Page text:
I didn’t realize until Dear Goddess sent over a text.
“Five years today.”
The pic of yellow balloons, friends and smiles signals five years ago as the final day of radiation. Where are my cancer girls? I felt your stomachs tighten. The magical mark may arrive, but there is still a whiff of terror at every deep cough, overly tired day, or shortness of breath when climbing stairs. That one is pure lazy but still.
Those who’ve not danced with cancer don’t want to know what COVID does to the imagination at three in the morning when we converse with our demons.
“What if suddenly you can’t breathe,” says brain. It’s a cancer girls’ version of, “I’ve fallen and I can’t get up.”
A dear friend was recently diagnosed. I was told that sharing makes the trip easier. Not easy; easier. There were things shared only in the smallest of circles.
When the beloved Dr. H. pronounced cancer, I said, “I have three children who just lost their father. You need to keep me alive.” It was a Tuesday. First surgery was Friday. Six weeks later another and two weeks after that another. Six weeks to heal, then chemo and radiation.
The first surgery left a gnarly gash across my neck unlikely to ever appear normal. The emu (the Australian bird) has a magical oil in its body that diminishes scaring–mine to the point one must run a finger down its’ length to determine existence. You must be a super close friend to gain that invite. Or just ask.
A second surgery, on the tonsil mass, left a misshapen tongue and a lisp-y, slowed-down version of original speech pattern. At the time, I was speaking a lot for work so that was fun. To this day, my mouth only opens so far. The third resulted in a funky right ear that sometimes hurts for no reason and a numbness that goes to mid-chest. Pulp Fiction’s Epi pen could slam right in there.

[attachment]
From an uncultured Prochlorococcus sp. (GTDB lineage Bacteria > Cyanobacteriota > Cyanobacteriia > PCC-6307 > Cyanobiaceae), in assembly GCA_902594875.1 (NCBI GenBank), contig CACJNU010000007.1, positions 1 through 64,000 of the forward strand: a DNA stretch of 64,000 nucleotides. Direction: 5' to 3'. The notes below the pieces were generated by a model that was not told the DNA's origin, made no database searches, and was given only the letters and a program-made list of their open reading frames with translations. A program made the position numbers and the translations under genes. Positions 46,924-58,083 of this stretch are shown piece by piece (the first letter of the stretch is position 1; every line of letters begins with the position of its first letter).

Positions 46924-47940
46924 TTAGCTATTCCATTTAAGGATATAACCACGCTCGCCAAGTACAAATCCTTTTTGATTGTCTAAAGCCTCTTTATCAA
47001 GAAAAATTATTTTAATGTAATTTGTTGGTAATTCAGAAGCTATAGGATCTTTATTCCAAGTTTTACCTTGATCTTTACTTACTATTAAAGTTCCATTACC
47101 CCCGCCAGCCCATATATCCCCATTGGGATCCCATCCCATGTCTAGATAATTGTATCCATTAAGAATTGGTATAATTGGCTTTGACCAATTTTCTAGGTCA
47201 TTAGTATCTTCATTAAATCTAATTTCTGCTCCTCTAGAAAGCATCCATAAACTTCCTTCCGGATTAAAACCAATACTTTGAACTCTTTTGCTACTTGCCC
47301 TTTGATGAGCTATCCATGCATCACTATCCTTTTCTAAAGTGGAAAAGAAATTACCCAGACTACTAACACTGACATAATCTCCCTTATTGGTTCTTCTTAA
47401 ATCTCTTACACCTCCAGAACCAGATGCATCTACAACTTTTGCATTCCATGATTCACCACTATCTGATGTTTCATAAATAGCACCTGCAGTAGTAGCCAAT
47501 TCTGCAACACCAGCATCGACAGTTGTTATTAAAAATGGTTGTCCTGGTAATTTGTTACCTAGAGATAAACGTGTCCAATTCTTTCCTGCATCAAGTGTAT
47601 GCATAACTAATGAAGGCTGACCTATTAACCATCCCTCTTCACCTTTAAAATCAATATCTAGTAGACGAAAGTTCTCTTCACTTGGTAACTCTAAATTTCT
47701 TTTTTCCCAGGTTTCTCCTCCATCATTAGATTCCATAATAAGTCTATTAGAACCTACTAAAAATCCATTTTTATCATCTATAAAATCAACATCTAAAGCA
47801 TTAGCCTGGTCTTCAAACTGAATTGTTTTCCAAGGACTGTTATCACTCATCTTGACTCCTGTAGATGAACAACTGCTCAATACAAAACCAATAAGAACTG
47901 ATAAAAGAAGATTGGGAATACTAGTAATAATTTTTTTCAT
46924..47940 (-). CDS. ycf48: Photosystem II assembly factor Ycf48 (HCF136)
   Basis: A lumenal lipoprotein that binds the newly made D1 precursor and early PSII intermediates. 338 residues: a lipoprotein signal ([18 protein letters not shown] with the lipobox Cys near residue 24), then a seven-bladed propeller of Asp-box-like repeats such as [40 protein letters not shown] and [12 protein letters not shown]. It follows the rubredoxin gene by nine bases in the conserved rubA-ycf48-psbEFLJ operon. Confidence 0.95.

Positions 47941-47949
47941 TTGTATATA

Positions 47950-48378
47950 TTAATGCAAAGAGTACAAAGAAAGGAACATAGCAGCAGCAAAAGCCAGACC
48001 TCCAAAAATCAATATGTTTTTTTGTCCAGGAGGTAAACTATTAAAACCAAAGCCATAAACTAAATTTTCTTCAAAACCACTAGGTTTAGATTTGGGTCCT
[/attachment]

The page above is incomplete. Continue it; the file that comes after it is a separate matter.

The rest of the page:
Chemo, a beast of a bitch, took most of the hearing in the same right ear. Best to sit on my left or you may believe I’m ignoring you. Depending on who you are, I might be. I also learned to barf from deep in the gut–the kind that makes you think you’ll have to fish your tummy from the toilet.
Radiation is every day. A mask, molded to your head, keeps you still. I admit to never opening my eyes in the tube as claustrophobia might take hold, and panic is not my best look. Then there’s after.
Just get through the treatment. Still not feeling well after eighteen months, I query Dr. H. Says he, “We lit a nuclear bomb off inside you. How long would it take a body to heal from that?” Strangely comforting.
A feeding tube, Gus the Asshole, hid under my clothing for fourteen months. Shoulder blade protrusion spied in the mirror made me understand why Baby Chicken cried when she saw my bare back. Poor child was also in charge of morphine drops into the tube–a job no one wants since too many drops can kill a girl.
Cancer is measured in years of five. How many people are alive in five years? Everyone gets their very own percentage. It’s really fun like that. For all the dolls that are five and beyond–cheers. For all the dolls not yet to five–you got this. And all the dolls who never made it to five–the world is not the same without you.
Tell me now–is wearing a mask really that big an imposition?